The FDA recently published revised guidance on statistical methods for adjusting for baseline covariates in trials. Overall I like the guidance and think it will prove useful. In this post I’ll give a few thoughts on aspects of the revised guidance, organised according to the sections of the guidance document.
Robust standard errors
Robust sandwich standard errors are advocated rather than ‘nominal standard errors’ (model based ones), on the basis that model based SEs may be biased when the outcome regression is misspecified. Actually, for linear models, the model based SE is valid even under misspecification (Wang et al 2000) when randomisation is 1:1. When it is not 1:1 however, sandwich SEs are indeed needed (Bartlett 2020) even in the linear model case.
Stratified randomisation and standard errors
Often randomisation is stratified on some of the prognostic factors. If one correctly specifies the outcome regression and adjusts for the variables used in the stratified randomisation, valid inferences are obtained. If one however views the outcome model as a possibly misspecified working model, then how can we obtain valid standard errors and tests if one does not necessarily assumed the working model is correctly specified?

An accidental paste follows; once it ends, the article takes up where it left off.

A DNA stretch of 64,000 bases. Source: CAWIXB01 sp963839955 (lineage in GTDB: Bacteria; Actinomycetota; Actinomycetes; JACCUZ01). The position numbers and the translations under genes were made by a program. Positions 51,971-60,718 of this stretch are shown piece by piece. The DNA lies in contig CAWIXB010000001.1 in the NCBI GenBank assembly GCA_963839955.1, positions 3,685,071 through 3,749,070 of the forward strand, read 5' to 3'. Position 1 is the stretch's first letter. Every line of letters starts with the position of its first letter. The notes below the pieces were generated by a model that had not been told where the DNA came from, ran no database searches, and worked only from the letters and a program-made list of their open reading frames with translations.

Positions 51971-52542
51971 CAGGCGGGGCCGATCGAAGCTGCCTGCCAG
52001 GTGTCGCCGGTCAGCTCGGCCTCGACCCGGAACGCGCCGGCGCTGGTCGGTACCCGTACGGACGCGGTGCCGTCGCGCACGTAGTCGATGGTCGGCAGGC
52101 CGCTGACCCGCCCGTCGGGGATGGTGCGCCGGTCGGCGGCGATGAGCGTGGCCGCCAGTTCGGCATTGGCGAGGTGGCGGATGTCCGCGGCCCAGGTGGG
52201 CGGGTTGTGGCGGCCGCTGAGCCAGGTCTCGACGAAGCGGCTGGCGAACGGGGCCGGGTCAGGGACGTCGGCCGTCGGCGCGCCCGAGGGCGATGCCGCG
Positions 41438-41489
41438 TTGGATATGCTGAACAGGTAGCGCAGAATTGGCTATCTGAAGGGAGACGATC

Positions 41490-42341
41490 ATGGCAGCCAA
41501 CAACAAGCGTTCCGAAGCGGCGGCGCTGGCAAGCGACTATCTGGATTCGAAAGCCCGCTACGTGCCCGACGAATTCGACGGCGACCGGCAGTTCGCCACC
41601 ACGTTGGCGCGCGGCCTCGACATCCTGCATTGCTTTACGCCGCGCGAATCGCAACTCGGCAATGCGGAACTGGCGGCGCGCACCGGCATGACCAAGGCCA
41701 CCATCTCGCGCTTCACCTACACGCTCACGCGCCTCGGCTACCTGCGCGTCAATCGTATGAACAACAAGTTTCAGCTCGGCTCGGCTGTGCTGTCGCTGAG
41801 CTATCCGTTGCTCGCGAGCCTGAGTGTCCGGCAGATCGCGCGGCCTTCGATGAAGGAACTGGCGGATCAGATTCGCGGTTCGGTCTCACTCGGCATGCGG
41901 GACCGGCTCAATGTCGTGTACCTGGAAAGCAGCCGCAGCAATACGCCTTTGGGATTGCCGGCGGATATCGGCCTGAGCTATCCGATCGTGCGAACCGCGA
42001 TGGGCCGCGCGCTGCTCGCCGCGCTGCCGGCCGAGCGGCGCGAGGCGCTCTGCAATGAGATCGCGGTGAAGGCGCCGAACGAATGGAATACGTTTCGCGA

In the linear model case, the FDA guidance recommends using the methods of Bugni et al 2018. They show (as was already known earlier) that if one uses stratified randomisation but performs a t-test comparing groups ignoring the stratification factors, inferences are conservative. Bugni et al describe a modification to this standard t-test which ensures the type 1 error control is exactly the desired level (i.e. removing the conservativeness).
Bugni et al also consider ‘t-test with strata fixed effects’, which is a linear model with treatment and indicators for each stratum as covariates, using the usual heteroscedastic robust SEs. It’s important to note the model here is not a model where the baseline variables used to perform the stratified randomisation are entered themselves as covariates, but rather indicators for membership of strata defined by these variables. Thus if one stratifies randomisation on two binary covariates, there are four strata, and this method includes indicators for each of these as covariates. They show that the test of treatment here has correct type 1 error if randomisation is 1:1. In fact they also show that the usual model based SE provides exact (asymptotically) type 1 error control, provided randomisation is 1:1.
Conditional vs unconditional effects